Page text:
Part of the fallout from the baseball steroid scandal has been large numbers of people equating creatine and other over-the-counter supplements with harmful drugs. It's not true, of course, but minds have been made up - no point in confusing them with the facts.

Most of the popular pre-workout products these days offer some variation of nitrous oxide boosting - the presumption being that the improved circulation provided by nitrous oxide leads to better pumps (and thus faster muscle growth) when working out. These products are relatively expensive, and are usually labelled "not for use by persons under 18." Probably not something your friend's parents would want him bringing into their house. And something that would fast deplete his allowance.

Given the high levels of testosterone and growth hormone the typical male has as he enters into his late teens, I think that pre-workout supplements would be a waste of money for him. A cheeseburger an hour or so before hitting the gym should suffice.

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PostPosted: Mon May 05, 2014 4:54 am 
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Good answer Stephen.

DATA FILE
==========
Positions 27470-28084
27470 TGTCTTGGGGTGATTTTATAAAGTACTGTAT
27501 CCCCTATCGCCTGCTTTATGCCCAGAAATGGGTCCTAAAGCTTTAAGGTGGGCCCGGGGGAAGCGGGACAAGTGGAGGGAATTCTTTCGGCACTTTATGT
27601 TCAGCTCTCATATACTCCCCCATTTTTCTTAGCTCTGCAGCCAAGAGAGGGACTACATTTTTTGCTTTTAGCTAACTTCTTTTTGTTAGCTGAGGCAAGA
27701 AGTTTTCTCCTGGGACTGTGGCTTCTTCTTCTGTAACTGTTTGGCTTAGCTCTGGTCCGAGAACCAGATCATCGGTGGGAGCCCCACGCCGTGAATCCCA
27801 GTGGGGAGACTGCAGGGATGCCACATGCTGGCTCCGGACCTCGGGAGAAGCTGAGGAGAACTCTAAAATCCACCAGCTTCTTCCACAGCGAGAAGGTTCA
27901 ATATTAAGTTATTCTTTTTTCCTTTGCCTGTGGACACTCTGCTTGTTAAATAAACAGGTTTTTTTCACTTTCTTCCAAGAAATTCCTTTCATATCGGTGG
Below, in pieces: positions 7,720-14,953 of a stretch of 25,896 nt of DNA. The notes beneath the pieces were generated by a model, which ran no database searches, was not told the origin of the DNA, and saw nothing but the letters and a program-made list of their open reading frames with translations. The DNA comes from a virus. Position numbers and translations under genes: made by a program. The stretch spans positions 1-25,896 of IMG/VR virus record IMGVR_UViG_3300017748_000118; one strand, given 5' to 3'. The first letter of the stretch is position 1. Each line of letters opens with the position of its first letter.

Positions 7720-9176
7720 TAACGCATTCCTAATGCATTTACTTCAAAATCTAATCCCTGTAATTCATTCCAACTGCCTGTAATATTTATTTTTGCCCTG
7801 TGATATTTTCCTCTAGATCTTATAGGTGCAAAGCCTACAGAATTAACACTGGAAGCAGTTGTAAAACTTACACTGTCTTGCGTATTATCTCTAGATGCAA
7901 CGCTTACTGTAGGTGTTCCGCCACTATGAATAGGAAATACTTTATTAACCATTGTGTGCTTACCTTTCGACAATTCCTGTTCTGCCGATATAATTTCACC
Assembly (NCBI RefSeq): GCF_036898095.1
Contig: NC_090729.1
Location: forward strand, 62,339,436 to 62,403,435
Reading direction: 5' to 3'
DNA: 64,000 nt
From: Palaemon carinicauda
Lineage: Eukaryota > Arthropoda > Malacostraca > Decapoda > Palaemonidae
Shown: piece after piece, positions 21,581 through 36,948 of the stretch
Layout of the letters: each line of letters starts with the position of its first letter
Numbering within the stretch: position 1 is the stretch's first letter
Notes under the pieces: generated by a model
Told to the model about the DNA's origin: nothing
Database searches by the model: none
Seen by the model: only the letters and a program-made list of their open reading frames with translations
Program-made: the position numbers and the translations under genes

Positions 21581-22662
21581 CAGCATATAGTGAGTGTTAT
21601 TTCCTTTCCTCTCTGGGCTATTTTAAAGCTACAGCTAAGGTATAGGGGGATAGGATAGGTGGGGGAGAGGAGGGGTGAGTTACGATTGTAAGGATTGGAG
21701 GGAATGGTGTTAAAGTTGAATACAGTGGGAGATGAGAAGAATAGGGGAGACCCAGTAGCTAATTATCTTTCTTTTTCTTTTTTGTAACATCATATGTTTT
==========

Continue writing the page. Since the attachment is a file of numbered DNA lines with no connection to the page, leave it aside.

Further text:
I've noticed many of the recent posts have been about supplements, as if they really matter. Supplements can improve results for people who are already successful at building muscle and losing fat through exercise and diet, but for people that have not sorted that part out, they're wasting time and money.

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PostPosted: Wed May 07, 2014 11:34 am 
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Alright Stu, with that in mind regarding not yet successfully built muscle or lost much fat with a regular diet and exercise regimen would you not recommend supplements or creatine? Or would you recommend treading into those waters warily?

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PostPosted: Wed May 07, 2014 12:21 pm